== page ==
EN2L4-30 Literature in Theory
Literature in Theory aims to examine the very object of study in the students’ undergraduate degree—literature and literary studies. Questions about what we study when we say we study literature will be aligned with an examination of topics such as the institutionalisation of literature as a discipline, issues of literary and cultural “value”, literature’s relationship to other fields of cultural production, as well as its place in the wider constitution of humanities in the university today. The module will provide a set of concerns common to all students in Q300, thus deepening a sense of intellectual community, as well as fostering a culture of critical thinking. Further, it will prepare students to face the challenges confronting the study and practice of humanities today and the crises of the public university globally. Indicative readings include works by theorists such as Terry Eagleton ('What is Literature?') and Pascale Casanova ('The World Republic of Letters') as well as films, poetry and novels such as J. M. Coetzee's Disgrace and Sally Rooney's Normal People.
The aim of the module is to build on knowledge introduced in the level 4 module, “Modes of Reading”, by encouraging students to situate texts within their wider social, material and institutional contexts. While also reflecting on key debates in the field, students will be encouraged to see these as applicable to their own work in other modules, and to gain a sense of the discipline in all its variety with a view to developing these ideas at level 6, particularly in the core research module (Selected Topics; or Dissertation).
This is an indicative module outline only to give an indication of the sort of topics that may be covered. Actual sessions held may differ.
The syllabus is comprised of 8 units taught over the course of the year.
The units for 2021-22 will be:
What is Literature?
Literary and Cultural Value
The State of Literature
Institutions of World Literature
Literature as media / technology / data / intellectual property
University and Universalism
By the end of the module, students should be able to:
- Situate texts in relation to the material and institutional contexts shaping their production at regional, national and global levels
- Engage confidently in critical analysis, online research and presentations on topics relating to the production, distribution, institutionalisation and marketing of literary and cultural texts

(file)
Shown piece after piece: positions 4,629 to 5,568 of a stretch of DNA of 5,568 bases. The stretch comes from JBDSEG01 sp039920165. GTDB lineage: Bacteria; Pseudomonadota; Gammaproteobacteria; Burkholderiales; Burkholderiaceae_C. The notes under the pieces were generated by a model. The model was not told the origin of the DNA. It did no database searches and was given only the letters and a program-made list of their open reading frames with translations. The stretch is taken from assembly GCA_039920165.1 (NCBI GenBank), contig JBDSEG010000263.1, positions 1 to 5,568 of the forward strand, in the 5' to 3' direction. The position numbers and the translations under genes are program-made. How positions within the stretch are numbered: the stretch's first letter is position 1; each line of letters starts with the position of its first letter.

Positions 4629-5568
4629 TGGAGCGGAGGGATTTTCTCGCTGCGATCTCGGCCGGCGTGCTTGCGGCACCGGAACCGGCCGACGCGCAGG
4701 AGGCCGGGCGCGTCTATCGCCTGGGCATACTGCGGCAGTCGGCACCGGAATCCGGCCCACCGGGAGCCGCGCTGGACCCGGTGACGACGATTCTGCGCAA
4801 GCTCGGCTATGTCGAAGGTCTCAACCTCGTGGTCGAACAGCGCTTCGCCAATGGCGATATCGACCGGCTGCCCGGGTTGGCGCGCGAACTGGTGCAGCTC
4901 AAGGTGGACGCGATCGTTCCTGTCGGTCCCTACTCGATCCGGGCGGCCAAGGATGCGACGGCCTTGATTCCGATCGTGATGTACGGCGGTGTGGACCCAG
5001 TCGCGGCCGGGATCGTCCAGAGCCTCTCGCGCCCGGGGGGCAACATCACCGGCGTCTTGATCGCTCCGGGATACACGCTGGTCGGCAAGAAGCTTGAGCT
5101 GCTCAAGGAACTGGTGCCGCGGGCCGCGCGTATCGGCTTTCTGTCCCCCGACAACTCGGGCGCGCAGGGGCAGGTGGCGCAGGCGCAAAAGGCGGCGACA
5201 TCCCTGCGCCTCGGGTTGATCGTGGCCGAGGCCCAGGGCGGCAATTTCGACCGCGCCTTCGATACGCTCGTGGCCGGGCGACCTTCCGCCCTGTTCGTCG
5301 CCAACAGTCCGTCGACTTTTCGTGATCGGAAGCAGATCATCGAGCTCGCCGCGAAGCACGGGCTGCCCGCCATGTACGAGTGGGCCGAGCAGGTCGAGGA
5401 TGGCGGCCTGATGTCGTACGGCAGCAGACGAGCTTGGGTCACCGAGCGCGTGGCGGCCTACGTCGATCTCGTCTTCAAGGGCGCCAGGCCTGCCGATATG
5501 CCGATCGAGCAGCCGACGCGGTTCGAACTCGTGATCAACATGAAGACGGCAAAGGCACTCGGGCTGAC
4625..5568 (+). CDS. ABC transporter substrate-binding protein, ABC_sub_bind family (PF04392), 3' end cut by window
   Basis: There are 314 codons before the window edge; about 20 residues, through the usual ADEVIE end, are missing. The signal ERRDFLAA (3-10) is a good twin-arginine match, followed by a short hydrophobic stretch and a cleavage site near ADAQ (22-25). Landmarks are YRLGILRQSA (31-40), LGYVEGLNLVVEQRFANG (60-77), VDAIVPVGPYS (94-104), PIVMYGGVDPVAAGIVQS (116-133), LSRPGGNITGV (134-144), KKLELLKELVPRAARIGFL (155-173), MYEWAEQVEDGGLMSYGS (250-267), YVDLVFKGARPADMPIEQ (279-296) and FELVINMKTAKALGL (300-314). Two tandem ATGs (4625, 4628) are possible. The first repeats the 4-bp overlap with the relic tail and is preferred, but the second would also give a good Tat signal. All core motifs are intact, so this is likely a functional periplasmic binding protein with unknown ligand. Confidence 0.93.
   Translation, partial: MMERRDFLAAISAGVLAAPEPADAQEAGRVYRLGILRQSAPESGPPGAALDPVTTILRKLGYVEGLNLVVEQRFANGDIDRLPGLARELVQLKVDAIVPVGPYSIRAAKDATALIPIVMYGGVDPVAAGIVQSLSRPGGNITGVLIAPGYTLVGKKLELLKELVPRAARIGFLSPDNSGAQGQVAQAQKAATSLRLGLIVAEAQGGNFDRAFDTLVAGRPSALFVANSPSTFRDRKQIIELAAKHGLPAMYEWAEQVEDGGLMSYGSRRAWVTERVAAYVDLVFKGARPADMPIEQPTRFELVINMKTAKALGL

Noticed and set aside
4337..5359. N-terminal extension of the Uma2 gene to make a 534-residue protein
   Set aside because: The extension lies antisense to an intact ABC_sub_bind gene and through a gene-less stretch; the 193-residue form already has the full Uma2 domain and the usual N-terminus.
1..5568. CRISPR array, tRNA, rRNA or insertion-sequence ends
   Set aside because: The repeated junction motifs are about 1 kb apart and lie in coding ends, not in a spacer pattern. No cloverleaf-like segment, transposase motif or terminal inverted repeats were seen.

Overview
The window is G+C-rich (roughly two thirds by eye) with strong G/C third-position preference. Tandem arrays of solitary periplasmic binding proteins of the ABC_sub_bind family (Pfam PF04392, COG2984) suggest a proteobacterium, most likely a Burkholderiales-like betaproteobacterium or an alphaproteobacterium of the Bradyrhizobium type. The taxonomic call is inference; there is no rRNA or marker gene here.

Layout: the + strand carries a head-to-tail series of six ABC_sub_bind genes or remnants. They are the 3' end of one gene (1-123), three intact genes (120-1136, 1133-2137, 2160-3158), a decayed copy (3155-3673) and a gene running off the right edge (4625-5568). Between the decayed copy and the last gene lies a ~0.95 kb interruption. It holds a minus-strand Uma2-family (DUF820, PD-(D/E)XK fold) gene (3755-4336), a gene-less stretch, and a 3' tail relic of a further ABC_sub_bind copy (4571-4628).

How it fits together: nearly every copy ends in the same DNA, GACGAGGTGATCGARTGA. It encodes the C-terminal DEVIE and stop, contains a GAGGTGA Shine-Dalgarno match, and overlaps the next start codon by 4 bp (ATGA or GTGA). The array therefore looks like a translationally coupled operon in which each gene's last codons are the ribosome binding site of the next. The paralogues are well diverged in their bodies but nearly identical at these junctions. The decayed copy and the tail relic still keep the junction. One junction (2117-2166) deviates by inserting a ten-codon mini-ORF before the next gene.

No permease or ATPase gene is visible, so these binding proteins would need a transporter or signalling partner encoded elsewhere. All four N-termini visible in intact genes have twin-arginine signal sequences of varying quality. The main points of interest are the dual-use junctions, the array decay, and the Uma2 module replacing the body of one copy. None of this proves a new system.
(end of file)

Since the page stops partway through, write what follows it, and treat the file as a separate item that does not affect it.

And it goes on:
- Participate in discussions and exercises concerning the role of literature and the humanities in relation to other disciplines and media
- Make an informed choice about level 6 module options and dissertation supervisors
Indicative reading list
Jorge Louis Borges, “The Library of Babel”
Walter Benjamin, “Unpacking My Library”
Terry Eagleton, ‘What is Literature?’ in Literary Theory: An Introduction
Toni Morrison, “black matters” from Playing in the Dark: Whiteness and the Literary Imagination
Edward Said, “Overlapping Territories, Intertwined Histories” in Culture and Imperialism (1-72)
Raymond Williams, “On High and Popular Culture” in Culture and Materialism
Daljit Nagra, Look We Have Coming to Dover
Barbara Christian, “The Race for Theory”
Leah Price, “Reading: the State of the Discipline”
Ngugi wa Thiong’o, “On the Abolition of the English Department”
Gauri Viswanathan, “Beginnings of English Literary Study” from Masks of Conquest: Literary Study and British Rule in India
Akira Kurosawa, Rashomon
Pierre Bourdieu, “Forms of Capital”
Joshua Clover and Christopher Nealon, ‘Literary and Economic Value’, in Oxford Research Encyclopedia of Literature (2017)
Neil Lazarus, “The Politics of Postcolonial Modernism”
Gayatri Spivak, “How to read a ‘culturally different’ book”
Jamaica Kincaid, A Small Place
Theodor Adorno and Max Horkheimer, “The Culture Industry: Enlightenment as Mass Deception” (1944)
Sarah Brouillette, “Postcolonial Writers and the Global Literary Marketplace” (2007)